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Star Trek: The Next Generation (Season Two)

We’re back from the Final Frontier to take a gander at season two of Star Trek: The Next Generation. Like the previous article, I’d like to briefly touch on the episodes I liked the most, and why.

The Measure of a Man

I didn’t appreciate this episode until I watched it as an adult. The episode revolved solely around our mechanical friend, Data, and touches on a lot of the moral issues we face today.

Like whether or not we trust a machine that plays poker.

It began with Commander Maddox, a cyberneticist, and his request to tear Data apart to figure out how he works. He argued that Data was too unique in that Starfleet would suffer a giant loss should he ever perish. He proposed to possibly build more androids, just like Data, so that this would never happen.

The question on everyone’s mind in this episode…”is Data really alive?”

Naturally, everyone on the Enterprise resisted, but Riker was drafted to be to prosecutor against his will, and Picard came to Data’s defense when a hearing was called. Picard’s speech at the end of the episode, clearing Data of his obligation to go along with Maddox, still rings in my head today.

“…You see, he’s already met two of your criteria for sentience, so what about the third? Consciousness, in even the smallest degree! What is he then? I don’t know. [to Maddox] Do you? [to Riker] Do you? [to Louvois] Do you?”

This is a fantastic episode. It touches on rights, slavery, and everything related to what we know, or don’t know, about human sentience. Voyager does something similar in terms of an episode dealing with holographic rights, but that’s a story for another article.

Q Who?

Holy crap…an episode that actually features an alien that the Enterprise can’t defeat? Q appears out of nowhere as he’s often want to do, and takes the Enterprise for a spin into the Delta Quadrant. If that sounds familiar to you, it’s because Voyager was stranded there on her maiden voyage. Anyway, Q felt that Picard needed a slap in the face and to prove that there were dangers out in the universe beyond his comprehension… and so, meet the Borg.

Q: “Worf really does have a microbrain, you know?”

Half organic, half machine…this race has a collective consciousness and functions very similarly to that of a bee colony. Their primary goal is to assimilate organic and synthetic material into their society…or in other words, to turn you into one of them. Once they assimilate a person, they immediately learn all that they know and use whatever they can to improve upon themselves.

The Enterprise can only hold them for as long as it takes the Borg to adapt to their weapons.

The Enterprise gets the crap beat out of them and lives are lost. The resolution was obvious, but there was still a bit of tension leading up to the end of the episode. Kudos for creating a ruthless enemy that will cause you to have nightmares.


“Peak Performance” wasn’t a bad episode…it revolved around how well some of the crew would react to a greater threat via war games. During the episode, Data must examine the challenges of coping with losing in a game of “Strategema” to a grandmaster player. It was a fun, light diversion.

Kolrami was an annoying little man.

Then there was “Where Silence Has Lease”, a weird but suspenseful episode that had the crew of the Enterprise running around like lab rats in a maze. It was one of the rare episodes where we got to see Picard initiate the auto destruct. One part of the episode involved Picard talking to “Data” (quotes for a reason) about death, and what his thoughts were on the afterlife…it actually inspired me to write a whole article on the subject.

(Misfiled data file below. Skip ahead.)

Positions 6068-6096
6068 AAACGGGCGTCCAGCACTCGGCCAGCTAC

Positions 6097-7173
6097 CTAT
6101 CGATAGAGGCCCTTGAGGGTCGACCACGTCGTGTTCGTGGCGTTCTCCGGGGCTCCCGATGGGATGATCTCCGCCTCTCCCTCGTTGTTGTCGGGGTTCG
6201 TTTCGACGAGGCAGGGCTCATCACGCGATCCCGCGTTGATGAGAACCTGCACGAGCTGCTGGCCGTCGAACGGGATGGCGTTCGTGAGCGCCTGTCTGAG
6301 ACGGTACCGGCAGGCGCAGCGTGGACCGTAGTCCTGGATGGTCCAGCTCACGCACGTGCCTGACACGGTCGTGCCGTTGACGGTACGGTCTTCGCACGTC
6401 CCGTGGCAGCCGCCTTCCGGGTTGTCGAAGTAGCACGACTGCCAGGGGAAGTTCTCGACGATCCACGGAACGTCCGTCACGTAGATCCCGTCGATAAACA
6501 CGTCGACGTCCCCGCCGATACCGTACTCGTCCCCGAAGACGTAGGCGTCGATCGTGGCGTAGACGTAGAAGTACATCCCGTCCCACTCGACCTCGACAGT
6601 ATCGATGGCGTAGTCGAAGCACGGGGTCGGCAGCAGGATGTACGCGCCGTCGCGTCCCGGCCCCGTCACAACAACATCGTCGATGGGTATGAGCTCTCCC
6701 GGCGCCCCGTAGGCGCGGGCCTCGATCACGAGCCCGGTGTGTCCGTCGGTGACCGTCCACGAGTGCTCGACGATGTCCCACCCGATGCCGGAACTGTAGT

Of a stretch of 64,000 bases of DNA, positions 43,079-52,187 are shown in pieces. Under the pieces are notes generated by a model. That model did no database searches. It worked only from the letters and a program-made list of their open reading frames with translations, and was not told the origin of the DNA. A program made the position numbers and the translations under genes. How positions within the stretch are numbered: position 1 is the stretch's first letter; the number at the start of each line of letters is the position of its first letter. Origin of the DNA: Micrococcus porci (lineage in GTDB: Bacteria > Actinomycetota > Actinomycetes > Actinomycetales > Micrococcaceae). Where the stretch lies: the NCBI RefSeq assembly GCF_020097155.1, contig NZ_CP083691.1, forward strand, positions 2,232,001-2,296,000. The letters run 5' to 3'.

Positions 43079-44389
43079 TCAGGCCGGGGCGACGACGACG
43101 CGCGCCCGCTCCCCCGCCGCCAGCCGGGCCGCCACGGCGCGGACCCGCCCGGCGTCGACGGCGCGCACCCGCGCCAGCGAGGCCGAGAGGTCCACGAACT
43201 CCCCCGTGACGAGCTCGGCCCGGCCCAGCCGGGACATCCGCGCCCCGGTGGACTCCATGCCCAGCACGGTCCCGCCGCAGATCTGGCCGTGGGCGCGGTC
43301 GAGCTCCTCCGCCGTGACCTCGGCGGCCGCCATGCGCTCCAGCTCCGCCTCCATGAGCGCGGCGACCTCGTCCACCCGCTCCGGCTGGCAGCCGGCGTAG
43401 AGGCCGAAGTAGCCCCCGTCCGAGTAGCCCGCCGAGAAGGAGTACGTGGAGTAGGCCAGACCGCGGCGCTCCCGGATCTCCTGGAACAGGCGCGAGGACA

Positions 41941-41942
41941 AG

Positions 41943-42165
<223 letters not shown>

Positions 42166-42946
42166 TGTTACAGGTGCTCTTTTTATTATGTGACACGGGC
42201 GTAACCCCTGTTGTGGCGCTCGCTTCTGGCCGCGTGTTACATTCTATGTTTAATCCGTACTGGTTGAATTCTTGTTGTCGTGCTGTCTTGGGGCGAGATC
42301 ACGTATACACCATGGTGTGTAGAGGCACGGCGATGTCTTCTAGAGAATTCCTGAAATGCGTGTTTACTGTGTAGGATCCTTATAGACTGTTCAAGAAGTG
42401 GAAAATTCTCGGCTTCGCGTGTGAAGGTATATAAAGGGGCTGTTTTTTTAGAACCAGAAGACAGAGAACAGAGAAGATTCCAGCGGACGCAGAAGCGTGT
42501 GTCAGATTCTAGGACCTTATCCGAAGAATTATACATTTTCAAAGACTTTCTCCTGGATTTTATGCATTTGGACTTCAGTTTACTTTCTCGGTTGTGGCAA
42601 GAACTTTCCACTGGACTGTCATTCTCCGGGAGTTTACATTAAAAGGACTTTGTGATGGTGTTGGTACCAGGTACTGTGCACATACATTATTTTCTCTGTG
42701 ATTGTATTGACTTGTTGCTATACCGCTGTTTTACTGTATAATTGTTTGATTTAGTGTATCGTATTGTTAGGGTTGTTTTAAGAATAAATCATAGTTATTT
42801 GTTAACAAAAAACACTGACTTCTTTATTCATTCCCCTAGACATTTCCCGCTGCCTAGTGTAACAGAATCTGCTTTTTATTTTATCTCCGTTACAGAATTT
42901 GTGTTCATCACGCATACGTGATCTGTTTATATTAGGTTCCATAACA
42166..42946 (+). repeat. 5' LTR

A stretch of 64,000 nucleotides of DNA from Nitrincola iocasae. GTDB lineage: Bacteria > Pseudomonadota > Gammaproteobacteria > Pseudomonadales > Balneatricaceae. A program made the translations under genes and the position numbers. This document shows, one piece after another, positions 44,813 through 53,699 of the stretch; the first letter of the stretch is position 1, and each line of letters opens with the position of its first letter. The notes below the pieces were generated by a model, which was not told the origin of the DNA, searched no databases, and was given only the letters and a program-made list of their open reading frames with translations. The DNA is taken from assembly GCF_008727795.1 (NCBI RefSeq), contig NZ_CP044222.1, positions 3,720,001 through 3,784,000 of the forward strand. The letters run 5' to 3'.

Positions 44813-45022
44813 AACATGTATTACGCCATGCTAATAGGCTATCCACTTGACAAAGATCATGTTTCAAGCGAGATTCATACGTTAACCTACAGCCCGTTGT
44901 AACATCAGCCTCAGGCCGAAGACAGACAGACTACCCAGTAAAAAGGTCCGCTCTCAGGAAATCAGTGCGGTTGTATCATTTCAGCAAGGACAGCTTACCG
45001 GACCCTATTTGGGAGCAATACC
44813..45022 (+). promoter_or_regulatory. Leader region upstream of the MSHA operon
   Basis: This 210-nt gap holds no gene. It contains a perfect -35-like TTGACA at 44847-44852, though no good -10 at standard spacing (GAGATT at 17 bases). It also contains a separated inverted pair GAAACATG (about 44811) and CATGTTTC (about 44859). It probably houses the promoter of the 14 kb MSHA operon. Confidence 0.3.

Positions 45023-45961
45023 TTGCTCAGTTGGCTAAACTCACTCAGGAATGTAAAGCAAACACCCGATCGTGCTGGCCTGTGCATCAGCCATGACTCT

The only casualty was wearing a red shirt and never appeared on the show before…surprised?

“Time Squared” was a fairly good episode where the crew comes across a duplicate shuttle and Picard, learning that the Enterprise is doomed to be destroyed unless they can find a way to stop it. It kept me constantly guessing as to what the correct choice during the moment of truth should be. Picard was forced to face the worst aspects of himself as he tried to pry information out of his future self.

We also learned that Worf was more than likely the only member of the crew that enjoyed Riker’s scrambled eggs.

The Review

Season two wasn’t as bad as season one, yet there were plenty of episodes that I couldn’t watch in its entirety. In one, we followed Wesley around on some boyish crush that he had on a female governess from another world…I mean, c’mon. The season finale was one of those “rehash previous episode moments” and was downright dull. On the other hand, we got introduced to the Borg and got to see Data in a cowboy hat, so it didn’t turn out to be all that bad.

She often butt heads with Data and his mechanical tendencies, as shown during the episode, “Elementary, Dear Data.”

There are some that would argue that Doctor Pulaski, who only made it in as chief medical officer for one season, was better than Doctor Crusher. I have to admit, I’ll miss her rough / tough McCoy like tendencies.

She often butt heads with Data and his mechanical tendencies, as shown during the episode, “Elementary, Dear Data.”

Some of you may have noticed that throughout season one, the show went through multiple chief engineers and rarely showed engineering. They took Geordi off of the bridge and placed him permanently in engineering as chief engineer, which I thought was a great move. Mr. Reading Rainbow himself turned out to be a great fit for this role.

That is, when he wasn’t being held hostage by aliens that had an IQ equivalent of fruit flies. (Episode: Samaritan Snare)

Stay tuned for a look at season three…whenever I get around to “making it so.”

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